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School meals are a safety net to ensure every child has access to education, health & nutrition
by World Food Programme (WFP)
School meals are an essential safety net which helps to ensure that every child has access to education, health and nutrition. In the fight against hunger, school meals are a sound investment in the next generation. For this reason, WFP provided meals, snacks or take-home food to 18.3 million children in 71 countries in 2017.
WFP supports countries in developing sustainable government-owned programmes. WFP engages in school meals policy dialogue, provides technical assistance and supports knowledge exchange between countries. In 2017, WFP supported 65 governments to enhance the quality and efficiency of their national programmes, which resulted in enhanced school meals programmes for an additional 39 million children.
School meals help families support their children’s education while protecting their food security. They help break the inter-generational cycle of hunger and poverty that affects the world’s most vulnerable areas by helping children become healthy and productive adults. School Feeding programmes can specifically target children who are especially in need, such as those affected by HIV/AIDS, orphans, disabled children and former child soldiers.
School meals promote education by removing barriers to accessing a classroom and learning. A daily meal at school allows children to focus on their studies rather than their stomachs and helps increase enrolment and attendance, promotes graduation rates and improves cognitive abilities.
School meals also help keep children in school during emergencies or protracted crises, maintaining their sense of stability and ensuring a generation does not miss out on education.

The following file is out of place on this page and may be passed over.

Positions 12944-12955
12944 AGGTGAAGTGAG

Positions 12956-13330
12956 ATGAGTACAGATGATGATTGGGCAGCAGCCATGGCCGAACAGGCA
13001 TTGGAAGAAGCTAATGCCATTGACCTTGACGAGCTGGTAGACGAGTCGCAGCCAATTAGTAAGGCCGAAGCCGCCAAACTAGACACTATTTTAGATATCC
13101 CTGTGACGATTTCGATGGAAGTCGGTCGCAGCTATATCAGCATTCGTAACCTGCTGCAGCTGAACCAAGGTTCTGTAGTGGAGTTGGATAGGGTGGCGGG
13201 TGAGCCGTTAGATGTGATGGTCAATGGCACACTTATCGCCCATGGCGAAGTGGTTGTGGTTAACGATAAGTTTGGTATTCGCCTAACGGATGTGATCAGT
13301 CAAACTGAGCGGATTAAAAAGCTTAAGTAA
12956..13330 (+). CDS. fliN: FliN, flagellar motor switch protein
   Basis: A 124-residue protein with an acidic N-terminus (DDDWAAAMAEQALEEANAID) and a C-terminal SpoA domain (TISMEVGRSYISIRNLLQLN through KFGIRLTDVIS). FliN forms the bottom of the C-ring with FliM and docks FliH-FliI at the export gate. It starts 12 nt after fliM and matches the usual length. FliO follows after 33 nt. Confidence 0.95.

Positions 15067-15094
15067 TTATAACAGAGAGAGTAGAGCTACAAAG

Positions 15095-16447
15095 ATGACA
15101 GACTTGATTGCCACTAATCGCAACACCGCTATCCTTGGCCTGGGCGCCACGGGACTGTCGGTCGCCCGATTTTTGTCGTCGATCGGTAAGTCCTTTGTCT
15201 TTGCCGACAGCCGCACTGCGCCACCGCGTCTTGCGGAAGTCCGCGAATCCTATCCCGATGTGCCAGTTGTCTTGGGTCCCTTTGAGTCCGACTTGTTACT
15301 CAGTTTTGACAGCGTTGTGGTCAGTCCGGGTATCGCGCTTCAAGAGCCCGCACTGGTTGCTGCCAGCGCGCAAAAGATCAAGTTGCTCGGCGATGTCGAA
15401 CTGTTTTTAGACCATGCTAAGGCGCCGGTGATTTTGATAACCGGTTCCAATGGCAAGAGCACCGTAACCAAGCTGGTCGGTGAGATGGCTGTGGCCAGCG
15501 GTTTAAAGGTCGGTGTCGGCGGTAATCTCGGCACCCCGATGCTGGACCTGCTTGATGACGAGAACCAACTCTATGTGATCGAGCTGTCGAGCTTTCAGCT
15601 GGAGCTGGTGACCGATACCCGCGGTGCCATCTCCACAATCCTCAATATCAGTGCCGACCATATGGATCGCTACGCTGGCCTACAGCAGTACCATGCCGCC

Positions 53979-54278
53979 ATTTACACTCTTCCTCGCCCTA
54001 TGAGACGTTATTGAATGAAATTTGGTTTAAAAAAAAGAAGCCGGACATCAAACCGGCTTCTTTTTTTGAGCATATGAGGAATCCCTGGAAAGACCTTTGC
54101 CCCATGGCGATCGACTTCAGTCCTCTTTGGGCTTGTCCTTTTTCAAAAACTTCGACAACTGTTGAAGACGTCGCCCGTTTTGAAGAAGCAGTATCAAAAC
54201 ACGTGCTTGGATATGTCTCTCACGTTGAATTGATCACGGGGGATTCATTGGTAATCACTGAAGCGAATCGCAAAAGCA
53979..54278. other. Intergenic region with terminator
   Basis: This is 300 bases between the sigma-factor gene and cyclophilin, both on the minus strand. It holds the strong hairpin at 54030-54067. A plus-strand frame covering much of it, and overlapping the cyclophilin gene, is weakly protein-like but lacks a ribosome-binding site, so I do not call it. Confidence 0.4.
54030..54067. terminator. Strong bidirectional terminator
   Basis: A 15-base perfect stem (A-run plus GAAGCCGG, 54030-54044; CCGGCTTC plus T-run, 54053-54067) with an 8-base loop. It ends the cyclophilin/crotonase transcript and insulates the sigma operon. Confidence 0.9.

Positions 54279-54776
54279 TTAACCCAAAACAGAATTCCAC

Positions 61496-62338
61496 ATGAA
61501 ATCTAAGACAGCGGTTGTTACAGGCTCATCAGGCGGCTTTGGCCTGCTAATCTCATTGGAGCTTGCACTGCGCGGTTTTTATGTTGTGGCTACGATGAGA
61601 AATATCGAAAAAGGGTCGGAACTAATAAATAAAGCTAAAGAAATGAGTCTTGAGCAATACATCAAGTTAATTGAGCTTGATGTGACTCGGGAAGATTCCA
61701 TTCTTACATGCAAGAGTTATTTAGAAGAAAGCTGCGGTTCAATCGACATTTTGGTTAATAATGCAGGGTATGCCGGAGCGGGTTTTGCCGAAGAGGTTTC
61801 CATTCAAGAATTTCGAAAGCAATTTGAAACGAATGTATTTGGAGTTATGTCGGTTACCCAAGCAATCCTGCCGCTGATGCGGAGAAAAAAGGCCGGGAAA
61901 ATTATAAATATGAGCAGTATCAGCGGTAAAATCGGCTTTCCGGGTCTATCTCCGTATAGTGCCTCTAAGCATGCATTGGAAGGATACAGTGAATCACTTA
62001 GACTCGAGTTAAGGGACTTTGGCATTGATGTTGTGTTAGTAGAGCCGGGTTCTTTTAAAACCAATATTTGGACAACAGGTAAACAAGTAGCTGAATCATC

In the last 50 years, WFP has scaled-up school meals programmes in more than 40 countries in response to armed conflict, natural disasters, and food and financial crises.
In poor countries, a WFP-supported school meal is often the only regular meal a child receives. WFP uses nutrition-sensitive planning and strives to include fresh foods to make meals as nutritious as possible. Without them, hunger and micronutrient deficiencies can cause irreversible damage to their growing bodies.
When school meals are combined with micronutrient fortification, the effects of that investment are multiplied. This is especially so when they are tailored to specific nutritional needs, such as those for adolescent girls or children affected by HIV/AIDS.
Linking small-scale farmers to school meals programmes helps support rural economies, making programmes more sustainable. WFP supports home-grown school meals programmes in 46 countries. In these countries, WFP works with farmers and local partners to increase capacities.
All these outcomes translate into an increase in community resilience; confirming School Feeding Programmes as a valuable investment.
Mar. 2019
The impact of school feeding programmes
Today nearly half the world’s schoolchildren, some 310 million, in low and middle-income countries eat a daily meal at school. India now feeds more than 100 million children; Brazil 48 million; China 44 million; South Africa and Nigeria each more than 9 million.
The last ten years have seen a growing global consensus that school feeding programmes generate a lasting impact that can help shape the future of a nation. A landmark publication developed by WFP and the editorial team of Disease Control Priorities, offers compelling evidence of the multiple benefits of investing in school feeding programmes:

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Investing in community capacity to address child protection challenges
by Harvard FXB, Aangan Trust
Most interventions designed to protect children from serious harm begin after that harm has occurred. Preventing the harm in the first place would be a far preferable strategy.
The UN Convention on the Rights of the Child – the most widely ratified international human rights treaty in history – recognized this thirty years ago. It requires states to take measures to prevent violence, abuse, injury, neglect, maltreatment or exploitation to children (article 19).